Hively argued that the court consider two different approaches in support of her contention that sex discrimination includes discrimination on the basis of sexual orientation – a comparative method and an associational theory. Under the comparative method, Hively alleged that if she had been a man married to a woman, with everything else constant, Ivy Tech would not have refused to promote her and would not have fired her. According to the court, “[t]his describes paradigmatic sex discrimination.” Under these circumstances, Ivy Tech is disadvantaging Hively because she is a woman. Further, through the lens of the gender non-conformity line of cases that stemmed from the Supreme Court’s decision in Price Waterhouse v. Hopkins, 490 U.S. 228 (1989), the court found that Hively’s claim is no different from those claims brought by women who were rejected for jobs where employers were policing the boundaries of what behaviors they found acceptable for women.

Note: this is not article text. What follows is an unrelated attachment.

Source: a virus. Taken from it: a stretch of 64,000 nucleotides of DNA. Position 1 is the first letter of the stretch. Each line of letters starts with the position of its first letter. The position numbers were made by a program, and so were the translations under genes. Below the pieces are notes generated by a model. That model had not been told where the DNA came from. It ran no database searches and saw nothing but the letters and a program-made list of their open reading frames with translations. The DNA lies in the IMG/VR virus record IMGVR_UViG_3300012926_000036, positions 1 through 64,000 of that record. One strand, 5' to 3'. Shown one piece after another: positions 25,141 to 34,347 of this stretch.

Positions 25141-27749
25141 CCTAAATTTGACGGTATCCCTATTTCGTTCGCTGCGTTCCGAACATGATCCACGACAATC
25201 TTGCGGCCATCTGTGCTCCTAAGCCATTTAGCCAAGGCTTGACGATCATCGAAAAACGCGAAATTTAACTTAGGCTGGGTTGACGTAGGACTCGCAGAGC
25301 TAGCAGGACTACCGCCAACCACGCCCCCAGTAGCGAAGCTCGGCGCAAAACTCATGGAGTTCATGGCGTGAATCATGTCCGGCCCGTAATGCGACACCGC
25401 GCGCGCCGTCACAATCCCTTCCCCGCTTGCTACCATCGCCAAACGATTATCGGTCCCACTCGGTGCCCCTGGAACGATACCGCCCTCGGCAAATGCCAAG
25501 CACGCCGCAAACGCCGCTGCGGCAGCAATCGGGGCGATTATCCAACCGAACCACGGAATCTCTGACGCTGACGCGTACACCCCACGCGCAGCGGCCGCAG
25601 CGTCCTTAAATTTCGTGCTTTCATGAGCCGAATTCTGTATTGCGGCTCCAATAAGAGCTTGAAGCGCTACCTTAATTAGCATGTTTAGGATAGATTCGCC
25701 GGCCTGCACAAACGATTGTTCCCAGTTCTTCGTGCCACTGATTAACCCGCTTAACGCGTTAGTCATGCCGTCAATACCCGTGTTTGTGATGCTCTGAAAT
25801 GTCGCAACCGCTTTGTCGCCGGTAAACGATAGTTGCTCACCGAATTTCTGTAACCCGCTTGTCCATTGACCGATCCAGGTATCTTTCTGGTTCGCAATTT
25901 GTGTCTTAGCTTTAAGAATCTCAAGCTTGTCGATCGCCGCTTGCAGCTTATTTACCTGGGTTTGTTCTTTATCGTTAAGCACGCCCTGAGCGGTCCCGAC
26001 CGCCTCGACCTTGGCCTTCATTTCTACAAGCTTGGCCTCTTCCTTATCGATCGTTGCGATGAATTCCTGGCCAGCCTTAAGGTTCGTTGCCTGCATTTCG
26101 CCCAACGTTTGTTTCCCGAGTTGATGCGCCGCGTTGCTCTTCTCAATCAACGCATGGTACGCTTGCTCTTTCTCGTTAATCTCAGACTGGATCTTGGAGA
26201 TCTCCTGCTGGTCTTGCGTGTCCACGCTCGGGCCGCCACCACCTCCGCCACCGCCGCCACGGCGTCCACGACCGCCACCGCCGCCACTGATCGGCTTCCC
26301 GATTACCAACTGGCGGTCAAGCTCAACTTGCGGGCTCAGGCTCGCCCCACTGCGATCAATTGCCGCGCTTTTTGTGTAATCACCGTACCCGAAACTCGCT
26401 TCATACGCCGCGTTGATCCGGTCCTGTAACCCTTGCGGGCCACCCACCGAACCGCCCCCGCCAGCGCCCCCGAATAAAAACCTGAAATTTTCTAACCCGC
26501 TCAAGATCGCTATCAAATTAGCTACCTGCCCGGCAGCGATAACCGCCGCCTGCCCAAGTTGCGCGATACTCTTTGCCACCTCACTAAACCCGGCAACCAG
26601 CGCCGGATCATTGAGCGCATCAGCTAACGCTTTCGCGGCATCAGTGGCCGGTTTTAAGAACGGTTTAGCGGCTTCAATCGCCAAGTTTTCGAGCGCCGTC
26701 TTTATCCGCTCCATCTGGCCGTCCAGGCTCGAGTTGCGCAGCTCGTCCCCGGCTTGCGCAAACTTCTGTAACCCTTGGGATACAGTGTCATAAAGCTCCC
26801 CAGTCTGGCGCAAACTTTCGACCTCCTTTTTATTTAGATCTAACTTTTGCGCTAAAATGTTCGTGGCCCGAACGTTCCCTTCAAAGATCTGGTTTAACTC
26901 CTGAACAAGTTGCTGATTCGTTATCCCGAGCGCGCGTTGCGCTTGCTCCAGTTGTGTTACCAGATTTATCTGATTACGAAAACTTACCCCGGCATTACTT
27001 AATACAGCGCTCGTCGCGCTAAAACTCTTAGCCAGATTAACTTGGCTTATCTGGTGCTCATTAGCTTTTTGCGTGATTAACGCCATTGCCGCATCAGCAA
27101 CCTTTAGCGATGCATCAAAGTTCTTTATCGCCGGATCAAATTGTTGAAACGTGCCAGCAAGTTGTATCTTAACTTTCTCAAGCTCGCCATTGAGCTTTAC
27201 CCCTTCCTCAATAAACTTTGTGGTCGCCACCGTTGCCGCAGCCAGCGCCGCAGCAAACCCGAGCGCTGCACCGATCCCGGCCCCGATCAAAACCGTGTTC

As an alternative to the comparative method, Hively proposed that the court rely on the Loving v. Virginia, 388 U.S. 1 (1967), line of cases to protect her right to associate intimately with a person of the same sex. In Loving, the Supreme Court held that “restricting the freedom to marry solely because of racial classifications violates the central meaning of the Equal Protection Clause.” Though Loving and its progeny all deal with racial associations, “as opposed to those based on color, national origin, religion, or sex, is of no moment,” the court stated that the text of the statute draws no distinction among the different varieties of discrimination it addresses. No matter which category is involved, the essence of the claim is that the plaintiff would not have suffered the adverse action had his or her sex, race, color, national origin, or religion been different.